STERN: The Buckley fetish

We have a habit of canonizing the dead. Michael Jackson went from alleged pedophile to tragic god of pop music. Ted Kennedy went from heartless, manslaughter-committing politician to storied liberal lion. William F. Buckley is utterly idolized — across the country and particularly at Yale.

Yale students across the board respect and admire Buckley for his wit and intellect, if not for his conservative views. In 2008, the Yale Alumni Magazine called Buckley “a symbol of Yale.” In 2010, a group of Yale undergraduates founded the popular William F. Buckley Jr. Program, which, according to David Frum, “animates conservative discussion on the campus where it all began.”

Robert Massie, a Pulitzer Prize-winning historian and a classmate of Buckley’s at Yale, wrote, “Buckley was the most prominent and visible member of our class, as I suppose he has been ever since. Everybody was aware of what he was doing and what he thought, and many of us admired him even though we didn’t agree with his views.”

Even in a place as ostensibly liberal as Yale, William F. Buckley is still admired by students as the conservative intellectual—anathema to many of today’s openly anti-intellectual conservatives.

Yet this unabashed admiration of Buckley bothers me. For while the man was undeniably intelligent, and while his writings heralded the beginning of modern conservatism, many of his views are totally abhorrent — and totally overlooked at Yale.

William F. Buckley gave a speech in his senior year saying that Yale needed to be promoting “active Christianity.” Later, after graduating, he wrote “God and Man at Yale,” which charged, among other things, that Yale should return to its Christian heritage. While I have complete and total respect for Buckley’s personal religious convictions, I find the idea that Yale should only promote one religious point of view appalling.

Buckley wrote dozens more books, including one openly defending Senator Joseph McCarthy. This does not feel like modern, intelligent conservatism.

Nor does Buckley’s expressed desire to brand every single person infected with AIDS. (He wrote in The New York Times that everyone with AIDS should be tattooed on “the upper forearm” and on “the buttocks.”) Nor does when Buckley called Gore Vidal a “queer,” an “evangelist for bisexuality” and an “addict” of homosexuality.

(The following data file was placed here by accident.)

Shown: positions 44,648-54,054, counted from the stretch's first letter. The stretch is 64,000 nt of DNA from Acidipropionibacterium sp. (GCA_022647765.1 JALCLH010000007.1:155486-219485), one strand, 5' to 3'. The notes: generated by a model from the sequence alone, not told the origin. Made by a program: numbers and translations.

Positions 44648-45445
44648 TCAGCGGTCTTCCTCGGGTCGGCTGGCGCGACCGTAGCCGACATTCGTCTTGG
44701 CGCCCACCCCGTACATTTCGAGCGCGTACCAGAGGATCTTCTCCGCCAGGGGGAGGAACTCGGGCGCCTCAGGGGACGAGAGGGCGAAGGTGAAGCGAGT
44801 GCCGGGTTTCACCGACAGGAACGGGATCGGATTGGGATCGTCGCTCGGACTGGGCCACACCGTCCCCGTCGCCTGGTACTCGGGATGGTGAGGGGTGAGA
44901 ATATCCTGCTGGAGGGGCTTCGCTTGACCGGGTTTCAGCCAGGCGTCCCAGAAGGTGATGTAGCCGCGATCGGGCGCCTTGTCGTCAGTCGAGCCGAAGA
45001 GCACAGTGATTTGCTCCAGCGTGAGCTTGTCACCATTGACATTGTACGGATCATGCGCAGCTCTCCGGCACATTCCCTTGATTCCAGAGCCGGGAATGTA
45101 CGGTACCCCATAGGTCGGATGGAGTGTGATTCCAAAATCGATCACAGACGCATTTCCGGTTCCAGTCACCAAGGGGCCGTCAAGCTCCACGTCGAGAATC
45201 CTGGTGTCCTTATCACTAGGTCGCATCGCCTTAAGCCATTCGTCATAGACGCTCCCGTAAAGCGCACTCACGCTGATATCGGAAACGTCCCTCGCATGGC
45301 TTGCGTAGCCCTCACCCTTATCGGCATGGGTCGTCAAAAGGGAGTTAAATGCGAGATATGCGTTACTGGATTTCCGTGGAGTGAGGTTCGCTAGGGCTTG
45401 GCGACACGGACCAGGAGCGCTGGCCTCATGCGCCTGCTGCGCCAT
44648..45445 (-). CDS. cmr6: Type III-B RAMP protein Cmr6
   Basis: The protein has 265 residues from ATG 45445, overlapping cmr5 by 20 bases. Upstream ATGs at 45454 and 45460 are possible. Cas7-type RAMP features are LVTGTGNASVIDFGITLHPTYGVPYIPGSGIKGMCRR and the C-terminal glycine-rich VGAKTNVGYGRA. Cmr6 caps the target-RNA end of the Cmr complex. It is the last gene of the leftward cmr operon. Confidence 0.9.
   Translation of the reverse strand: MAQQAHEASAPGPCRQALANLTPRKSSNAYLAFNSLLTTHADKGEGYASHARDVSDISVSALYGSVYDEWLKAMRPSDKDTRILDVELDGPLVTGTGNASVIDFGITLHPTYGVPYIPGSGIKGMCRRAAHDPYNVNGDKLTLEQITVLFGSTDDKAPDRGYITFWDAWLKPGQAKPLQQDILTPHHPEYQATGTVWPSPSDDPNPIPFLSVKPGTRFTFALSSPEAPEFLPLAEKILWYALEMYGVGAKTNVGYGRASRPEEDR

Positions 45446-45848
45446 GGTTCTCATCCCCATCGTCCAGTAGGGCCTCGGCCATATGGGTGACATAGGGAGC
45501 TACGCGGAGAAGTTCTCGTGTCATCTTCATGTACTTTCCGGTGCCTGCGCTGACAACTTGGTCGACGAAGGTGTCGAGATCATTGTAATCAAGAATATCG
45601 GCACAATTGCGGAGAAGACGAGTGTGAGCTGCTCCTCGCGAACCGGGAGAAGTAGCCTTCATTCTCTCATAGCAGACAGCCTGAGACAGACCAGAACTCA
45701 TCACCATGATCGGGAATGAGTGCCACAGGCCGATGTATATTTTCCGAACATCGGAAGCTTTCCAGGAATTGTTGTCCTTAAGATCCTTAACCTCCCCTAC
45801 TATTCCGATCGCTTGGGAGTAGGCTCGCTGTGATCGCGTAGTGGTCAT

I also don’t see how Yale students so respect Buckley when he apparently did not respect them. Buckley, leading fellow alumni of Skull and Bones in obtaining a court order, alleged that admitting women into Skull and Bones would end in “date rape.” This was in 1991! (Skull and Bones would later allow women, against Buckley’s strenuous objections.) That is how he views the moral character of a Yale student organization of which he was an alumnus?

But the coup de grace is Buckley’s views on integration. Though he would later qualify his views, Buckley wrote an editorial in 1957 titled “Why the South Must Prevail.” Buckley endorsed white supremacy and wrote, “The question is whether the White community in the South is entitled to take such measures as are necessary to prevail, politically and culturally, in areas where it does not predominate numerically? The sobering answer is Yes — the White community is so entitled because, for the time being, it is the advanced race.”

Are these the views Yale students want from the man universally called the father of modern conservatism? No! So many of us forget his true convictions, instead dwelling on his sheer intelligence, candor and fiery convictions. But the man who influenced Goldwater and Reagan, who founded The National Review and who wrote prolifically and influentially on conservatism held these views.

I am not attacking conservatism at Yale, just outdated and abhorrent views that are too often glossed over in the conservative movement’s zeal to find an intellectual icon. To Yale conservatives, I say, find a better icon! As C.J. Cregg said on the ever-quotable show “The West Wing,” “Liberals are coy about our mistakes. You won’t catch us naming anything after, well, pretty much anybody.” But conservatives are content with Buckley?

Columnist David Brooks wrote on the William F. Buckley Jr. Program’s website, “I was lucky enough to know and benefit from William F. Buckley’s wisdom and presence when I was young. That blessing is no longer available, but the Yale community can still hear from people who were influenced by his views. How could that not be a wonderful thing?”

Yes, how could it not be a wonderful thing that Yale students can hear from those influenced by Buckley’s “views”? Wanting Yale to actively promote Christianity? Supporting McCarthyism? Forcing everyone with AIDS to be tattooed? Calling homosexuality an addiction? Opposing women in certain Yale clubs? Claiming that whites were, at the time, the “advanced race”?

How … wonderful?

Scott Stern is a freshman in Branford College. Contact him at scott.stern@yale.edu.

Comments

  • The Anti-Yale

    *I also don’t see how Yale students so respect Buckley when he apparently did not respect them.*

    Homosexuals were not considered “human” by Buckley’s generation, and, unfortunately, by some of the officials in his religion, irony of irony since many of them would be subsequently accused of child molestation .

    Homosexual sexual relations between consenting adults were ILLEGAL until 1975.

    What an insanely bigoted world Americans emerged from, like creatures from the primordial slime and ooze of religious intolerance and cultural ignorance.